Discussion in 'Cephalopod Journals' started by blake1444, Feb 13, 2013.
I would put (a small amount of) money on O. briareus. Its health is a concern but that may be more artifact from the photography than reality but it will be a nerve racking next two weeks. It has had its share of predation (not unusual) and has survived and seems to be ecovering normally from the loss of arms. What you will hope to see is a strong white most of the time but they can color in various shades of peachy brown and show small, almost fur like bumps on the mantle.
Typically, this species is difficult to get to leave the acclimation container (bag) and often "freezed" when first put into the tank. Once the tank is dark, they find a dark den and use it. Some will appear quite friendly the first week and I always recommend not expecting the same personality after 2 weeks. They can become friendly and interactive (huge variation in this species) but not when first introduced.
No sex clues are obvious. What you want to watch for is the third right arm (clockwise as you orient your eyes with those of the octopus) being carried curled when all the others are not. The curled arm tips here are from loss of the ends of the arm. I recently reread a paper on arm regeneration and would recommend it for reading. Of note is the orientation of the suckers when the arm first starts to grow and when it is well on its way to regenerating.
He/She is literally clinging to the bag as we speak.
The refusal to enter the tank is pretty universal but only with this species Be sure the bag is not suffocating him/her as their breathing can draw it in. I use a critter keeper with a lot of holes rather than a bag because of the way it clings and the way O. briareus just waits until no one is watching in the dark to find its way around.
You may even want to slowly and carefully split open the bag with a pair of scissors to be sure it does not collapse on the octo.
Also, is it just the color that concerns you about it's health? Anything I should be doing?
I wish we had a list of suggestions but the first two weeks is pretty much a wait and see. USUALLY, if they make it the fist two weeks, they will live to senescence (which can be another week or months down the road). This is a pretty robust species but each animal is individual and I have lost a couple in the first week that I thought looked healthy.
The color pattern is not unusual but something about the overall look bothers me. I may well be the photograph more than the animal but there is a crispness/firmness that is missing to say it looks healthy.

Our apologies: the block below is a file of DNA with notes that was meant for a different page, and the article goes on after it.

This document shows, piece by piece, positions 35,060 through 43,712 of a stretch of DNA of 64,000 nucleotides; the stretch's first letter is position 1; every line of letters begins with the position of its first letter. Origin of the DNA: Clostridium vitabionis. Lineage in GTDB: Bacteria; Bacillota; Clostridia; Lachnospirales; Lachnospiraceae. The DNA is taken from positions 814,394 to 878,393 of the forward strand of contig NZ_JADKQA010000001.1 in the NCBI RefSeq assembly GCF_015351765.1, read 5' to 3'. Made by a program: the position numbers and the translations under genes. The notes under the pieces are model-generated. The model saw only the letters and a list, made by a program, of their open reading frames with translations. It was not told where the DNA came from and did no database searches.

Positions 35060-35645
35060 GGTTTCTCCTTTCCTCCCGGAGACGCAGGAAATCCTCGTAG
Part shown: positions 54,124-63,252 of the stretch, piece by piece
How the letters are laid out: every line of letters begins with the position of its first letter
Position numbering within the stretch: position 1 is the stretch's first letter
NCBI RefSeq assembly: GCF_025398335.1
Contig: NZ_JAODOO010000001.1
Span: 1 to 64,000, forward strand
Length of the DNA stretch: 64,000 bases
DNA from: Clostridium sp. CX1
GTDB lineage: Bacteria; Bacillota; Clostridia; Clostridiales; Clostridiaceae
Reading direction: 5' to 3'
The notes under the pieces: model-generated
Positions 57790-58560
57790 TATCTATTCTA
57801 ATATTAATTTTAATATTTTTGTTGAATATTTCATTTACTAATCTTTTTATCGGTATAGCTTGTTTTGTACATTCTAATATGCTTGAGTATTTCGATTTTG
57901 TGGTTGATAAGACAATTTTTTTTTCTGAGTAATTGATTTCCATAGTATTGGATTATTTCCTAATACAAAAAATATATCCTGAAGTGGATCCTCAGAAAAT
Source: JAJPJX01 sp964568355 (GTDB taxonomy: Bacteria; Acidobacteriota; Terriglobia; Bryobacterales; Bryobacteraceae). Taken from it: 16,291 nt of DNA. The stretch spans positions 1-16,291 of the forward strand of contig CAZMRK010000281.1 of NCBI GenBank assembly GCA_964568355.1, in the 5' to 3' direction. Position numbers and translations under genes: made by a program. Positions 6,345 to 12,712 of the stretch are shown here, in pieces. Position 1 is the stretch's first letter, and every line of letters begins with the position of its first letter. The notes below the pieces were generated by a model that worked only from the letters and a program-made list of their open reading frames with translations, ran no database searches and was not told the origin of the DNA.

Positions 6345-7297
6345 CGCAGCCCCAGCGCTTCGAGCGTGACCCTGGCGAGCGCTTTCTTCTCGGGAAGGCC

Getting it to eat will be a next priority but not today. Today should be quiet and dark. If you have a live fiddler, put it in the tank (if male, break one part of the large claw so that it cannot puncture. It may drop the claw. Don't put the loose claw in the tank if it does as it is more a pollutant than food if not on the crab). If you don't have any small live crabs then don't worry with trying to feed today as it will more likely add more stress than any nourishment. I try offering food before release but more often than not they won't take it. Once I release them, I give them ~24 hours before trying to feed any form of dead food (usualy a piece of shrimp on a stick).
The only crabs I have are emerald. Where is a good place to get fiddlers? Thanks again for the info.
Any small crab is fine but I hate to use emeralds and some of the others as food both because of expense and because they are nice gentle clean up crews (I can just see Thales rolling is eyes ). I get my fiddlers from Paul Sachs because he always has them, is a reliable supplier and is relatively inexpensive. When I get near the coast, I buy them from bait stores and if my son and his wife happen to be visiting her mother and dad in Savannah and will be coming up our way soon after, I beg them to collect or buy (again at a bait store) for me If you want to make the trek up here, I have a few I can give you but with the price of gas, free makes them still expensive and I lost Octavia last night so I have no octopuses for you to see as a bonus.